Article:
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Press Release The squeeze on Europe's coastline continues
Europe's coastal regions are increasingly vital for its economy, yet their natural assets on which it depends continue to degrade. This is according to a new report from the European Environment Agency, which calls for better information, planning and management decisions to balance multiple demands on the coastal environment.
Located in Media News
Publication Balancing the future of Europe's coasts — knowledge base for integrated management
The objective of this report is to frame an analytical approach for coastal areas in Europe, and to place this in the context of the new socio‑economic drivers of sustainable growth, and the formation of a new integrated policy framework. This framework builds on an ecosystem‑based management approach and integrated spatial planning and management. The report presents some key sustainability challenges for European coastal areas and waters, and highlights the need for a consolidated knowledge base and widespread information‑sharing to support informed policy development and management actions.
Located in Publications
Data application/vnd.symbian.install EEA coastline for analysis
The EEA coastline for analysis is created for highly detailed analysis, e.g. 1:100 000, for geographical Europe. The criteria for defining the coastline is the line separating water from land. The EEA coastline is a product derived from two sources: EU-Hydro and GSHHG.
Located in Data and maps Datasets
Indicator Assessment Chlorophyll in transitional, coastal and marine waters (CSI 023) - Assessment published Mar 2013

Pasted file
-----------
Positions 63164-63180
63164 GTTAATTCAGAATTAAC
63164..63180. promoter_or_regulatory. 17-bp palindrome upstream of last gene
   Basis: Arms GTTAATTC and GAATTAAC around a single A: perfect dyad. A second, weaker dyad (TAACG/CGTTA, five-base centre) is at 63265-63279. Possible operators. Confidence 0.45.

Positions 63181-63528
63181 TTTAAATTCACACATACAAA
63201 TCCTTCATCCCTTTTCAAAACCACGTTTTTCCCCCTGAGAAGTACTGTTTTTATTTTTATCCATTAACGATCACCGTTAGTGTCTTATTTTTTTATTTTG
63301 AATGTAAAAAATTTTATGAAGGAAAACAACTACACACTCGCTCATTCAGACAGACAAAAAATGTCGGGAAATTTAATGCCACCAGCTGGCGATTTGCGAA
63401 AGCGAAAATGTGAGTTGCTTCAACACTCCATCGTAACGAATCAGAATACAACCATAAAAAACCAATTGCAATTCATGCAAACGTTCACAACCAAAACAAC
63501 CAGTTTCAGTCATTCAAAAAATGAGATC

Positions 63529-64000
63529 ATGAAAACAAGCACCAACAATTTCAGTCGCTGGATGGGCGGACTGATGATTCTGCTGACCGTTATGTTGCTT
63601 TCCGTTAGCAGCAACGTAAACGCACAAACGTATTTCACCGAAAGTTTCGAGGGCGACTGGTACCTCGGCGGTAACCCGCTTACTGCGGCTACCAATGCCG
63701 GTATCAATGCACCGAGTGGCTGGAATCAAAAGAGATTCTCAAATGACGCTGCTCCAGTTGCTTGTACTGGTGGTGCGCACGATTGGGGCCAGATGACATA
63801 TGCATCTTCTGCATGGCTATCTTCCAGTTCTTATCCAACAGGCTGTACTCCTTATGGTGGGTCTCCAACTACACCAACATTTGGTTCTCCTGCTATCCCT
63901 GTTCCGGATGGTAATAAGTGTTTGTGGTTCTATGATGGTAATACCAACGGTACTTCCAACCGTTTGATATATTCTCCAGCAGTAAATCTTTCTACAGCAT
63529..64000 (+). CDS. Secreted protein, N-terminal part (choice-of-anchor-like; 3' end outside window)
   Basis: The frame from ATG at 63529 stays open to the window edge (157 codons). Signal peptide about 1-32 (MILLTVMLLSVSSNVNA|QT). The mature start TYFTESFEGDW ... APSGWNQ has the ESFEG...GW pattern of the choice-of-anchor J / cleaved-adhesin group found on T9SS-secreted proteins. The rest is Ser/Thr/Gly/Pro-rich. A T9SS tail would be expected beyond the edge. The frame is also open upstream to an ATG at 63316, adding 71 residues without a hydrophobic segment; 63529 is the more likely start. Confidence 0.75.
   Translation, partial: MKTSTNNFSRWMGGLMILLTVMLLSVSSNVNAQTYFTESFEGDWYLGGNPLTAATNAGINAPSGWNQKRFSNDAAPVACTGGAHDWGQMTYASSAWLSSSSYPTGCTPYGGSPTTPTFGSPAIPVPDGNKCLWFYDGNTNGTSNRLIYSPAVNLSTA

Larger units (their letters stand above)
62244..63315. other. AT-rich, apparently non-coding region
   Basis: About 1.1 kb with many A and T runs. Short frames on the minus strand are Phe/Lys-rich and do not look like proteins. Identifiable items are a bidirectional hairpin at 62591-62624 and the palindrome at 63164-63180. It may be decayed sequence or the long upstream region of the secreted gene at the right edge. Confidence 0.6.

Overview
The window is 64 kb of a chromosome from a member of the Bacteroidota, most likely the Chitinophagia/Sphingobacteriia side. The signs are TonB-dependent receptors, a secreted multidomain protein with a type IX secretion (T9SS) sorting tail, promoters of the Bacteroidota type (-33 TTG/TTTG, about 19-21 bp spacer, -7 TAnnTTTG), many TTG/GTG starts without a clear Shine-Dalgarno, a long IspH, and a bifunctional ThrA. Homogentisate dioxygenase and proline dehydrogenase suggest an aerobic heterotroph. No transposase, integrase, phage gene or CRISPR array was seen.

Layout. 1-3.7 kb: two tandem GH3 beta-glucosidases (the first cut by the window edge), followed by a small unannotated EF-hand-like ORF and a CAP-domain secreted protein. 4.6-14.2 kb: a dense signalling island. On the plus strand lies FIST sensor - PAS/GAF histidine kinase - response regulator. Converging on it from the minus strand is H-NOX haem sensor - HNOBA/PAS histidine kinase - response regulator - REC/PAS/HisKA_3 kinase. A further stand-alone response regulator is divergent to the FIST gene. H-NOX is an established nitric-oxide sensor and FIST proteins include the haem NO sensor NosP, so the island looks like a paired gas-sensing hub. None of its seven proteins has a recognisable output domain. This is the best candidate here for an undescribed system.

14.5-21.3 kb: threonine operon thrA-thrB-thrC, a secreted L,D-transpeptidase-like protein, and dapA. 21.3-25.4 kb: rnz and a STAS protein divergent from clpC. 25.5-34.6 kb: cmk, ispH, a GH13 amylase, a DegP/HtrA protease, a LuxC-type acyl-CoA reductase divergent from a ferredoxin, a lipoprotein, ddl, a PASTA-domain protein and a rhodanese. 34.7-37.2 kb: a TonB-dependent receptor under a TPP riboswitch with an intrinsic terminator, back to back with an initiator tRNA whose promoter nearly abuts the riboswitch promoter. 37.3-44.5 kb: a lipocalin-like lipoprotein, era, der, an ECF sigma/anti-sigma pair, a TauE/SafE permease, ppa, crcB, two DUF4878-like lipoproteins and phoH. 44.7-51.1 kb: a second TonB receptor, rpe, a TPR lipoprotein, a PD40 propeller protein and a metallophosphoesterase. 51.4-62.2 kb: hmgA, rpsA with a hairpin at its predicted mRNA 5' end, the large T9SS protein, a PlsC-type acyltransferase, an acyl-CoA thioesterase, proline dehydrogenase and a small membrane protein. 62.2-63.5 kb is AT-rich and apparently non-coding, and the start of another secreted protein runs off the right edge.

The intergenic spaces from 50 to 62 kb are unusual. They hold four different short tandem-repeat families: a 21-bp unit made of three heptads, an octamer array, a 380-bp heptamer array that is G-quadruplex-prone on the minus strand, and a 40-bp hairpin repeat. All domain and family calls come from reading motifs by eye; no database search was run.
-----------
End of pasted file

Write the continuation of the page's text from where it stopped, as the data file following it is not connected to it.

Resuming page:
In 2010, the highest summer chlorophyll-a concentrations were observed in coastal areas and estuaries where nutrient concentrations are also generally high (see CSI 021 Nutrients in transitional, coastal and marine waters). These include the Gulf of Riga, Gulf of Gdansk, Gulf of Finland and along the German coast in the Baltic Sea, coastal areas in Belgium and The Netherlands in the Greater North Sea and in few locations along the coast of Ireland and France in the Celtic Seas and Bay of Biscay, respectively. High chlorophyll concentrations were also observed along the Gulf of Lions and in Montenegro coastal waters in the Mediterranean Sea, and along Romanian coastal waters in the Black Sea. Low summer chlorophyll concentrations were mainly observed in the Kattegat and open sea stations in the Greater North Sea, and in open sea stations in southern Baltic Sea.  Between 1985 to 2010, decreasing chlorophyll concentrations (showed in 8% of all the stations in the European seas reported to the EEA) were predominantly found along the southern coast of the Greater North Sea, along the Finnish coast in the Bothnian Bay in the Baltic Sea and in a few stations in the Western Mediterranean Sea and Adriatic Sea. In the Black Sea, it was not possible to make an overall assessment due to the lack of time series data. Increasing concentrations (observed in 5% of the reported stations) were generally observed in coastal locations in the Northern Baltic Sea but also in the open sea stations outside the north of the Celtic Seas. Most stations (87%) however showed no changes over time.